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UPS Will Now Test Drone Delivery. Here’s Exactly How It Will Work

Drones are so smart and relatively cheap nowadays that everyone and their mothers are interested in them. Everyone wants to see what all the buzz is about. If you haven’t lived under a rock for the past five years or so then you’d know companies like Amazon has been testing their shipping drones. It’s not yet available as the Federal Aviation Administration (FAA) has been formulating regulations to ensure safety for everyone else down below. And with the latest rules revealed in mid 2016, the FAA may have just put a big damper on Amazon’s plans. Now the brown shipping company, UPS, may have a solution to all of the regulatory woes.

Restrictive Drone Rules

Per the summary of the Small Unmanned Aircraft Rule (Part 107), the drone must weigh less than 55 lbs (25kg.) This may not be as big of a deal for Amazon, as their products are smaller consumer goods. The weight of the product, combined with the weight of the drone, should fall under this weight limit for a majority of Amazon’s goods. The rules that sound the death knell for drone shipping for companies like Amazon might just be these ones:

Visual line-of-sight (VLOS) only; the unmanned aircraft must remain within VLOS of the remote pilot in command and the person manipulating the flight controls of the small UAS. Alternatively, the unmanned aircraft must remain within VLOS of the visual observer.

At all times the small unmanned aircraft must remain close enough to the remote pilot in command and the person manipulating the flight controls of the small UAS for those people to be capable of seeing the aircraft with vision unaided by any device other than corrective lenses.

Small unmanned aircraft may not operate over any persons not directly participating in the operation, not under a covered structure, and not inside a covered stationary vehicle.

These rules severely restrict Amazon’s ability to control the drone from their warehouses. Additionally, it would only allow shipment to areas within close proximity of their warehouses, which eliminates the majority of Amazon’s clientele.

The UPS’ Solution

Based on the latest video from UPS, it looks like they have a solution to the restrictive drone rules. And they will be utilizing what they already have thousands of: Their trucks.

The UPS’ collaboration with drone maker, Workhorse, aims to increase the shipping company’s efficiency while operating in rural areas. UPS has de-scoped the use of drones to aid ground shipping, rather than a direct replacement. Instead of the drone launching directly from the warehouse, it would be launched from the UPS truck. This would effectively cut the truck’s driving destinations in half, as the drone could ideally deliver to every other location. For example, the truck could be delivering a package to house A, while the drone is en route to drop off a package to house B. Then the drone could “redock” with the truck at house C and be prepped with items for house D. According to UPS’ press release:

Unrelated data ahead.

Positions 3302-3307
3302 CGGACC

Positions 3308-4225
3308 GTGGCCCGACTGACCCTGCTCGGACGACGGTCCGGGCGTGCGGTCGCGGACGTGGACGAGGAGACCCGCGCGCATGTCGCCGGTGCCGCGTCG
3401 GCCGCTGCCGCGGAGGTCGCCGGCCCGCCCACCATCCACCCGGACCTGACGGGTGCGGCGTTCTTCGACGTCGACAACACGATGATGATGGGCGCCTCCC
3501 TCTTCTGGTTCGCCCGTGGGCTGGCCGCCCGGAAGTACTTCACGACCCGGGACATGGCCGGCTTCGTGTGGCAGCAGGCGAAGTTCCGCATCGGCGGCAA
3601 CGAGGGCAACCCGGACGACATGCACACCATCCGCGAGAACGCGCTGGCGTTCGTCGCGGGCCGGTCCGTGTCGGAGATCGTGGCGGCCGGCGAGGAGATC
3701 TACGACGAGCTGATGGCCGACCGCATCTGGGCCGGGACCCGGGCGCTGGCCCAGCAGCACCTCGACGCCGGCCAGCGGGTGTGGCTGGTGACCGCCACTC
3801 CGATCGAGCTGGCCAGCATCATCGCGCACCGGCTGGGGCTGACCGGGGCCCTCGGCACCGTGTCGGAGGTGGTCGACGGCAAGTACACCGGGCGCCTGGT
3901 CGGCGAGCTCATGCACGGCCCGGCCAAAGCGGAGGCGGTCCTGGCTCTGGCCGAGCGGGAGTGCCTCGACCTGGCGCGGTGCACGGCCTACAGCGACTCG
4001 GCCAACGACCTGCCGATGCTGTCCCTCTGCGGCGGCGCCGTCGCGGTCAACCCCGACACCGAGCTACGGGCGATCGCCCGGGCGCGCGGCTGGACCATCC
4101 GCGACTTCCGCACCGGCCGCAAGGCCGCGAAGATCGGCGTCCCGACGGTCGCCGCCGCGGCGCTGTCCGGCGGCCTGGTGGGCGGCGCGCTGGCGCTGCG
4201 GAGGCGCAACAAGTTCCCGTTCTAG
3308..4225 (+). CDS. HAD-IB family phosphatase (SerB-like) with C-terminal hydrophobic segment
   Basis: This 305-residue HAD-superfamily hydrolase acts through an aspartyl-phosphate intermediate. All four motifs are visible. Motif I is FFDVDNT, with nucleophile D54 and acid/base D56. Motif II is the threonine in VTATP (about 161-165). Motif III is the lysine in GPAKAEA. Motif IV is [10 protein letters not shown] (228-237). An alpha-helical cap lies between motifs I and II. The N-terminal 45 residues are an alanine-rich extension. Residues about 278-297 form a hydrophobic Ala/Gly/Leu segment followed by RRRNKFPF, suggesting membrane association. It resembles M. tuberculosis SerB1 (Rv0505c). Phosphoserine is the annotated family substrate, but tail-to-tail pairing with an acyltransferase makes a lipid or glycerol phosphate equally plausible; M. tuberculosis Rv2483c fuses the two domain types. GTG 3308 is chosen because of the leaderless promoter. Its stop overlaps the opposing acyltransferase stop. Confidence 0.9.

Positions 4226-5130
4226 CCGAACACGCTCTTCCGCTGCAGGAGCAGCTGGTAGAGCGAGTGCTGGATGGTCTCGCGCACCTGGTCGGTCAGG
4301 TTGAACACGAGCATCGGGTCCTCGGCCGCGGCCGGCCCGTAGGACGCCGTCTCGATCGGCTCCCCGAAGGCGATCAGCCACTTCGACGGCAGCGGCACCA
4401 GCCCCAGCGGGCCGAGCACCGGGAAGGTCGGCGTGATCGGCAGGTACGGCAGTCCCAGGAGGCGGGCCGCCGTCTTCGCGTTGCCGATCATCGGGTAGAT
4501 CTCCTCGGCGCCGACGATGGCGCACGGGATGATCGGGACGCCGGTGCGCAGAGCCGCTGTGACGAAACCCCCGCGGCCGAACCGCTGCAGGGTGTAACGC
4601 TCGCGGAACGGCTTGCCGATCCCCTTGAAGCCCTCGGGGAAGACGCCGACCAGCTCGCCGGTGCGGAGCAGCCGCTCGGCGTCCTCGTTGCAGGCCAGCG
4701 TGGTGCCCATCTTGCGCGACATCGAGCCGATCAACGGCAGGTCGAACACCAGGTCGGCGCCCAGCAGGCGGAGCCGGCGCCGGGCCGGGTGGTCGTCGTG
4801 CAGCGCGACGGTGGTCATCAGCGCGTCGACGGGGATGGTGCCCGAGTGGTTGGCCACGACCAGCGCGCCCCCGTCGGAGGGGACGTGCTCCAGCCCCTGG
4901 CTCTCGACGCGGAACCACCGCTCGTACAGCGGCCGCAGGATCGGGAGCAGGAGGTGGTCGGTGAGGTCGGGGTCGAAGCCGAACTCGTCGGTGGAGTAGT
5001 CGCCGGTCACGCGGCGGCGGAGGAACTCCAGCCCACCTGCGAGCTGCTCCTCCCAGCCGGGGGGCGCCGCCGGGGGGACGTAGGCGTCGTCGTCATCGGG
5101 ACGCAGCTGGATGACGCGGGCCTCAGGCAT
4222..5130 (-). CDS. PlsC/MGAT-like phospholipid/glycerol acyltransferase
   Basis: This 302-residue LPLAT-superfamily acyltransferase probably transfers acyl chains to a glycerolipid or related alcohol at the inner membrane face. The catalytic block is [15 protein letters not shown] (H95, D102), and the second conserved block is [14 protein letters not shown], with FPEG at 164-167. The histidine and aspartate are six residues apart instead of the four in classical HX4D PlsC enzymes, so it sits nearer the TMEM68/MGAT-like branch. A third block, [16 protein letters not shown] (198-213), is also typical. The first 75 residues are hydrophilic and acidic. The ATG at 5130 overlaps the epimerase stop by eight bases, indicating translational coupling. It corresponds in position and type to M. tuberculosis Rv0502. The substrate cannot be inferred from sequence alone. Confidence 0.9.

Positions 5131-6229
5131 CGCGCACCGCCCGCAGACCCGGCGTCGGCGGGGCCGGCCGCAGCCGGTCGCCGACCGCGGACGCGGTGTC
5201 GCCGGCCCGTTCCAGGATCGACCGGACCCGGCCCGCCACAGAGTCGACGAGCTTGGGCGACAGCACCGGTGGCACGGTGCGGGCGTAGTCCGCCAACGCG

The drone used in Monday’s test was the Workhorse HorseFly™ UAV Delivery system. It is a high-efficiency, octocopter delivery drone that is fully integrated with Workhorse’s line of electric/hybrid delivery trucks. The drone docks on the roof of the delivery truck. A cage suspended beneath the drone, extends through a hatch into the truck. A UPS driver inside loads a package into the cage and presses a button on a touch screen, sending the drone on a preset autonomous route to an address. The battery-powered HorseFly drone recharges while it’s docked. It has a 30-minute flight time and can carry a package weighing up to 10 pounds.

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This proof of concept should abide by the new FAA rules of maintaining VLOS and remaining within close proximity of the pilot. But it’s uncertain what other implications this may have on UPS’ delivery procedures. The regulations require that a dedicated person, with unobstructed view, to pilot the drone. Does this mean that drone equipped trucks will require one additional person for the sole purpose of piloting the drones? Additionally, how much does the terrain affect where the drones could ship to? Would heavily wooded areas limit this capability? Regardless of the technical and regulatory hurdles, it looks like the omnipresent shipping company is about to get even better and more efficient.

(Source: UPS)

Written by Hansen

The engineer amongst the crew, Hansen once built a mini baja car with his bare hands. Hansen had the opportunity to join Honda’s R&D team in Ohio but chose the life of the east coast and the defense industry instead. A die hard auto enthusiast he religiously follows the auto industry and loves long walks in the auto shows.

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